The Union County Quorum Court voted to create a new budget line for anticipated federal funding from the American Rescue Plan Act, a COVID-19 stimulus package signed into law in March, during the body’s regular meeting earlier this month.
The Rescue Plan allocated more than $2 billion to Arkansas, and according to reporting by the Arkansas Democrat-Gazette, Union County will receive a total of $7,513,525 from the plan.
“We are anticipating receiving funds from the American Rescue Plan funds and this ordinance puts a place where can put the money,” District 1 Justice of the Peace and Finance Committee chair Mike Dumas said. “This is simply creating a line item so the funds can be stored until the time we spend it.”
The ordinance acknowledges United States Treasury Department guidelines for how American Rescue Plan funds can be spent and also says the budget line will be subject to the same budgeting, appropriation and expenditure rules other county funds are as lined out in state law.
The Treasury guidelines lay out the objectives for the funds, including supporting COVID-19 response efforts, replacing lost public sector revenue, supporting immediate economic stabilization and addressing systemic public health and economic challenges. Another allowed use of the funds is infrastructure spending.
“Those strings (the guidelines) — we’ll look at them and the Finance Committee will develop plans and then come back to the full (Quorum) Court for how we spend this money,” Dumas said.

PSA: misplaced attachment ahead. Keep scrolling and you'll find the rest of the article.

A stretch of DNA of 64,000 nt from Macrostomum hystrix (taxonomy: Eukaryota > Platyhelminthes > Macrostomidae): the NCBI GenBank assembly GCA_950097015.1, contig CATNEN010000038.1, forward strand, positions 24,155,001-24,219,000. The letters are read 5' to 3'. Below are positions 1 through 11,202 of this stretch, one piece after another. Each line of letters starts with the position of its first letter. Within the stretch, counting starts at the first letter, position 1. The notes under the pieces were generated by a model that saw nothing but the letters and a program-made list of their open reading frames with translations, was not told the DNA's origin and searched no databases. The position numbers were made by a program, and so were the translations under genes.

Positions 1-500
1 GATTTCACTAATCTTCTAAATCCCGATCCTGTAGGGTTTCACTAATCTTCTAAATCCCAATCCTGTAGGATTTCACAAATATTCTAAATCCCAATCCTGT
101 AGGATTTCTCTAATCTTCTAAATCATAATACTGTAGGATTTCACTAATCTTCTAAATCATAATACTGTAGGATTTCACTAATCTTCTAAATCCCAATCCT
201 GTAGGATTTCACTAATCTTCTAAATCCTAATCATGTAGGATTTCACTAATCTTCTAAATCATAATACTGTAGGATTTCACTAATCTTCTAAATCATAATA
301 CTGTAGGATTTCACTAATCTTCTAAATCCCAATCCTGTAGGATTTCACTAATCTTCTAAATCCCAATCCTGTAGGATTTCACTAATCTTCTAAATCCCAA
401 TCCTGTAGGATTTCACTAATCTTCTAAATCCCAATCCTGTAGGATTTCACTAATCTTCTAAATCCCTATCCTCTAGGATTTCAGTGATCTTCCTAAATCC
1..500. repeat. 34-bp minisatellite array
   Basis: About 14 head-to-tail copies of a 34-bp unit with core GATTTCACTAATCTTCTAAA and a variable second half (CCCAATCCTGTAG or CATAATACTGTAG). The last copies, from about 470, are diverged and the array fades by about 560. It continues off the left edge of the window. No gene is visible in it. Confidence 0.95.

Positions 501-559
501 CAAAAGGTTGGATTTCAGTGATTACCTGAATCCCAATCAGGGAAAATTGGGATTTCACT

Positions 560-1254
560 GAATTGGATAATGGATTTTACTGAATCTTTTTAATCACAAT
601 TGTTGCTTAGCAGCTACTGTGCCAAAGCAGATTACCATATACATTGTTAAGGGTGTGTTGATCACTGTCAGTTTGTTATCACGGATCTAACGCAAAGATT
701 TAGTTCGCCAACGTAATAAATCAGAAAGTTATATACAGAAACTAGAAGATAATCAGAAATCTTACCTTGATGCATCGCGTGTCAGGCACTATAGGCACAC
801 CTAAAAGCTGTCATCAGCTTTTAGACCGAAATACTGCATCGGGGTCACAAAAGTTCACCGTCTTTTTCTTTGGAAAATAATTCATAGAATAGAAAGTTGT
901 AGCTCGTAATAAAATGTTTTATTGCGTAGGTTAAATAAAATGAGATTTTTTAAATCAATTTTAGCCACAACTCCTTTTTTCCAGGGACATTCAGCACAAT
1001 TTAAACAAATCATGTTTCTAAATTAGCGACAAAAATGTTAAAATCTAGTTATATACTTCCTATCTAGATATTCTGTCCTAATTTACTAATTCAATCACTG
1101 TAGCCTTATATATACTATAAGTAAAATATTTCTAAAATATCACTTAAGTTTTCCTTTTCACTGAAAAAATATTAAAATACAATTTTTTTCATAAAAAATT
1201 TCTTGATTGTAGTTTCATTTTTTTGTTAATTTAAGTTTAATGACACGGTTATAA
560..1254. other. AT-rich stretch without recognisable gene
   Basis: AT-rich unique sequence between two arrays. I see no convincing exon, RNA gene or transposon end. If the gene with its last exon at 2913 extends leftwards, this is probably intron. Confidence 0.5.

Debbie Ray, Union County Treasurer, noted that with federal funding over $750,000 come federal audits, which can cost about $10,000 per audit; she said she expects the county will be audited by the federal government for at least the next three or four years.
“The first funds arrive this year, and you have until the end of 2024 to spend the money, so you’ll have audits the next four years,” Dumas said.
Ray also drafted a report on the county’s COVID-related revenue losses, comparing 2019 general turnback revenues, highway fuel tax revenues, sales tax revenues and district court revenues to 2020 figures.
Ray said the county lost money because the district court was shut down in 2020 due to COVID. Her report estimated the county lost $184,000 there compared to 2019.
“We weren’t even able to keep money locally that (the Arkansas Department of Finance and Administration) lets us keep. We lost money,” Ray said. “When I talked to (a representative at the DFA), she said I could not recoup that.”
According to the report, the county lost an estimated total of $733,815.58 in revenue in 2020.
“So, we’ve got three-quarters of $1 million of it we already know where it needs to go,” District 7 JP Johnny Burson said.
Dumas also noted that sales tax revenues for April, 2021 were down 23%, though revenues were normal in January, February and March 2021.
“We’ll be getting a check next week (for May’s sales tax revenues); it will be interesting to see if it’s back up or if it’s still down,” Dumas said. “If it’s down again in 20-some-odd percent in May, then that will start having an impact on our anticipated revenue for 2021. … Twenty-three percent is a pretty hard lick on our revenues.”